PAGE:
Update 08/12/11 - the newest interest rate prediction (December) can be found here
So when will interest rates go up?
The market’s views on when the first rate rise has continued to be pushed back throughout 2011. Last in September it centred around mid 2012. But the unanimous voting at the last three MPC meetings as well as the ongoing volatility in investment markets have seen markets price in the first rate rise being in Spring 2014.
- Rates remain at 0.5% – last month the Bank of England’s Monetary Policy Committee (MPC), who are the guys who decide the UK base rate, once again voted to keep the base rate at 0.5%, for the 31st month in a row.
- NO support for a rate rise – last month the Committee once again voted unanimously (9-0) to keep rates on hold. This represents a huge change in stance, compared to earlier in the year, and means that an interest rate rise in the near future is less likely. (in July the MPC voted 7-2 to hold rates)
- Inflation remains high but expected to fall – September's inflation measure (called the Consumer Prices Index or CPI) rose to 5.2% from 4.5% in August . High inflation could derail an economic recovery. To combat inflation interest rates are usually increased. Although inflation remains stubbornly high but it is expected to fall back in 2012 and back under the Bank of England's 2% target in the medium term.
- Economic growth is weak – economic growth as measured by Gross Domestic Product (GDP) was negative (-0.5%) in the last quarter of 2010. This trend was reversed when GDP grew by 0.5% in the first 3 months of 2011 and then by 0.1% in the second quarter. GDP for the third quarter was better than expected (at 0.5)% but the economic recovery is still fragile. With the eurozone debt crisis still unravelling a global recession is likely, the UK included. With the UK economy in a bad way (high unemployment etc) increasing rates could tip personal finances over the edge and spell disaster. Especially as nearly half of home owners are living in fear of a rate rise. This will deter the MPC from raising rates. Perhaps what is more likely is a more Money Printing (aka Quantitative Easing) as we saw in October.
- Unemployment rose – UK unemployment rose unexpectedly by 114,000 in the three months to August, to 2.57 million - a 17 year high! And this is before the government's austerity measures fully kick in. Such a huge unemployment figure is never a good thing.
- Any signs of green shoots? – As mentioned UK GDP figures for the third quarter were better than expected. Consumer spending figures still disappoint but on a positive note the UK services sector (a key driver of the UK economy) accounted for much of the pick up in GDP. By contrast the decline in the manufacturing sector accelerated. Despite the greent shoots some analysts are anticipating a contraction in GDP during the last three months of 2011. Raising rates would hammer consumers further and could derail any sniff of an economic recovery which would be bad news.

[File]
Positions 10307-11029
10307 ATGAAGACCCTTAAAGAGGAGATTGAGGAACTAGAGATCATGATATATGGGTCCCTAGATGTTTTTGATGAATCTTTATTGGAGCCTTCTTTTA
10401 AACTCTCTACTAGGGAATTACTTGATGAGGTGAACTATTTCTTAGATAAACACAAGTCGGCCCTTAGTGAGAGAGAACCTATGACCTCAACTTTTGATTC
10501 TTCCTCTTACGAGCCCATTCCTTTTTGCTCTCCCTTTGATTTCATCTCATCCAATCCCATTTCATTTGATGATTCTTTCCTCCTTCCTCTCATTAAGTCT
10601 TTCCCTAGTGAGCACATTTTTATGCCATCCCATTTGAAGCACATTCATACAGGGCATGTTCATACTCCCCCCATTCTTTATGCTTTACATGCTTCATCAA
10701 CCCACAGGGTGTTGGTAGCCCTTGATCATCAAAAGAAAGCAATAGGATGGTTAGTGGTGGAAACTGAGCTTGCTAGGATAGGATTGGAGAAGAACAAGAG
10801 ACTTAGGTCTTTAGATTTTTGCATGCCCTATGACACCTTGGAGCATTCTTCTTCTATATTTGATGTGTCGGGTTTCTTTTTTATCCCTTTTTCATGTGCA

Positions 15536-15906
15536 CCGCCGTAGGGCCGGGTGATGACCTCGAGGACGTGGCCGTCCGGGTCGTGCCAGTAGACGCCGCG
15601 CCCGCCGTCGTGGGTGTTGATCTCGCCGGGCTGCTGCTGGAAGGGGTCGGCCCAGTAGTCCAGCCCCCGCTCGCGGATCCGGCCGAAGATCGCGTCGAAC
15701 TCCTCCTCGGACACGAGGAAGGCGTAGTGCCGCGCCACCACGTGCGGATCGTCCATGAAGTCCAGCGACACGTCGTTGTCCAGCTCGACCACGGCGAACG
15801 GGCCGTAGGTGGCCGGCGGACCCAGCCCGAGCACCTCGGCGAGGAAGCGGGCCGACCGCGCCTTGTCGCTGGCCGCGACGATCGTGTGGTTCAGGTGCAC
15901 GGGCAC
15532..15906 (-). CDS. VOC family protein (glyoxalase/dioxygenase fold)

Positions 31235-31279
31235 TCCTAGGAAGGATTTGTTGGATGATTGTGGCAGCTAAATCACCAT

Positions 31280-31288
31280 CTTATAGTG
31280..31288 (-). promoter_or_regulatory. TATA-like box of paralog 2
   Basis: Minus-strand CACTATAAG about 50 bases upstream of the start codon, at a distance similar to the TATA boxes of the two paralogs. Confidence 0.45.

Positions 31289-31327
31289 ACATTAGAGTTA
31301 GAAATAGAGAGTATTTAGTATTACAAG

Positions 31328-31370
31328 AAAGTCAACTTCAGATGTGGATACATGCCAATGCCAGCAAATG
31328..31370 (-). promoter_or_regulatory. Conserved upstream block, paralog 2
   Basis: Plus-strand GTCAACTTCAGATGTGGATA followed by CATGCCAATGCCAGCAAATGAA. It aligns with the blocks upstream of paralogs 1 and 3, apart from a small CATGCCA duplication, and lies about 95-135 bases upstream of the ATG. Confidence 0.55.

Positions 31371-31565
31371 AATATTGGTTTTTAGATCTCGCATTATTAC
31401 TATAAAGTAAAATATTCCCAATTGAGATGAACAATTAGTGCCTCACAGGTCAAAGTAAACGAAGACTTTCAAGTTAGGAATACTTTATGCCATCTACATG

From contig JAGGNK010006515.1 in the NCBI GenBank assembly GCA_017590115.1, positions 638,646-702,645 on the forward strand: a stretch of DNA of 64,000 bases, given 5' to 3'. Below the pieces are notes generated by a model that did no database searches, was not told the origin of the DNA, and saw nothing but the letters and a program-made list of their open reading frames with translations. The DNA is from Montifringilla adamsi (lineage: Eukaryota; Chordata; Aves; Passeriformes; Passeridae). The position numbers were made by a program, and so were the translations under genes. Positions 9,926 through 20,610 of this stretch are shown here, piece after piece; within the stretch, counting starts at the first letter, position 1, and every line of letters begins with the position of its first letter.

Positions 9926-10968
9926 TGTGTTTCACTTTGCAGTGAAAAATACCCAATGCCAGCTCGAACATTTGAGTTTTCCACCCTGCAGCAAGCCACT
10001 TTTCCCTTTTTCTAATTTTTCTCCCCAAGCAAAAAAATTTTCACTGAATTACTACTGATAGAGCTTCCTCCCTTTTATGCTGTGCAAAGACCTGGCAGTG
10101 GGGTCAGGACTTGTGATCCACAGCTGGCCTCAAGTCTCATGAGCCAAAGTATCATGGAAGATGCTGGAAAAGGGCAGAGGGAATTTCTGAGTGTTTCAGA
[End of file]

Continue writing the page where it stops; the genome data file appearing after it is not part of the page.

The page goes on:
- Mervyn King is still not panicking and doesn't want to raise rates – Mervyn King is the guy who heads up the group of people who set the bank base rate. During the recent Quarterly Inflation Report he emphasised that the economy had continued to weaken. Mervyn has previously said that there would be no rise in interest rates until there was clearer evidence that the economy was growing and that unemployment and the interest rates actually paid by consumers were falling. None of these will be happening any time soon and Mervyn defended the MPC's decision to print money in October by stating that the UK economic recovery is off-track. Furthermore the MPC has come under recent criticism from an ex-member for forming a 'consensus' of opinion around Mervyn King.
- UK Economic growth forecasts continue to be cut –whether it is George Osborne himself, Mervyn King or organisations such as the British Chambers of Commerce growth forecasts for the UK are being cut, suggesting that the recovery is more fragile and has run out of steam.
- The stock markets have crashed and remain volatile - amid concerns of an impending banking crisis. It would be a brave person who voted for an interest rate rise in conditions
So should you rush to fix your mortgage now why rates are low?
Luckily I’ve answered this question in my article Should you fix your mortgage now?
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